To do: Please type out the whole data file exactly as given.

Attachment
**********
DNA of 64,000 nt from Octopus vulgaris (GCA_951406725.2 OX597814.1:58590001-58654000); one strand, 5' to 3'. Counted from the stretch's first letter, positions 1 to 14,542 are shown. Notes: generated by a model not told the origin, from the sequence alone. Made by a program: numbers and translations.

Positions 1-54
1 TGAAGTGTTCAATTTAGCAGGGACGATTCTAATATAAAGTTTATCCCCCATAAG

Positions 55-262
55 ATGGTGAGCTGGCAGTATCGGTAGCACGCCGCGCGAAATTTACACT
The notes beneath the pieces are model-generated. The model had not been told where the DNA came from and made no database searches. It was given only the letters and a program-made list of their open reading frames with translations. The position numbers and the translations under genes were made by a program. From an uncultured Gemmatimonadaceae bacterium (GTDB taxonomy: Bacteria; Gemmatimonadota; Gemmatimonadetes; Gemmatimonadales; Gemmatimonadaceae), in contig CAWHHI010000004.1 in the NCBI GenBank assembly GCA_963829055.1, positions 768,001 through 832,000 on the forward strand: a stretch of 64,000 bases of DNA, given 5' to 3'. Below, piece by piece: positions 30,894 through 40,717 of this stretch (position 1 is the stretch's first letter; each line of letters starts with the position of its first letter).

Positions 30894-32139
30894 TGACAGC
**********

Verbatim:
DNA of 64,000 nt from Octopus vulgaris (GCA_951406725.2 OX597814.1:58590001-58654000); one strand, 5' to 3'. Counted from the stretch's first letter, positions 1 to 14,542 are shown. Notes: generated by a model not told the origin, from the sequence alone. Made by a program: numbers and translations.

Positions 1-54
1 TGAAGTGTTCAATTTAGCAGGGACGATTCTAATATAAAGTTTATCCCCCATAAG

Positions 55-262
55 ATGGTGAGCTGGCAGTATCGGTAGCACGCCGCGCGAAATTTACACT
The notes beneath the pieces are model-generated. The model had not been told where the DNA came from and made no database searches. It was given only the letters and a program-made list of their open reading frames with translations. The position numbers and the translations under genes were made by a program. From an uncultured Gemmatimonadaceae bacterium (GTDB taxonomy: Bacteria; Gemmatimonadota; Gemmatimonadetes; Gemmatimonadales; Gemmatimonadaceae), in contig CAWHHI010000004.1 in the NCBI GenBank assembly GCA_963829055.1, positions 768,001 through 832,000 on the forward strand: a stretch of 64,000 bases of DNA, given 5' to 3'. Below, piece by piece: positions 30,894 through 40,717 of this stretch (position 1 is the stretch's first letter; each line of letters starts with the position of its first letter).

Positions 30894-32139
30894 TGACAGC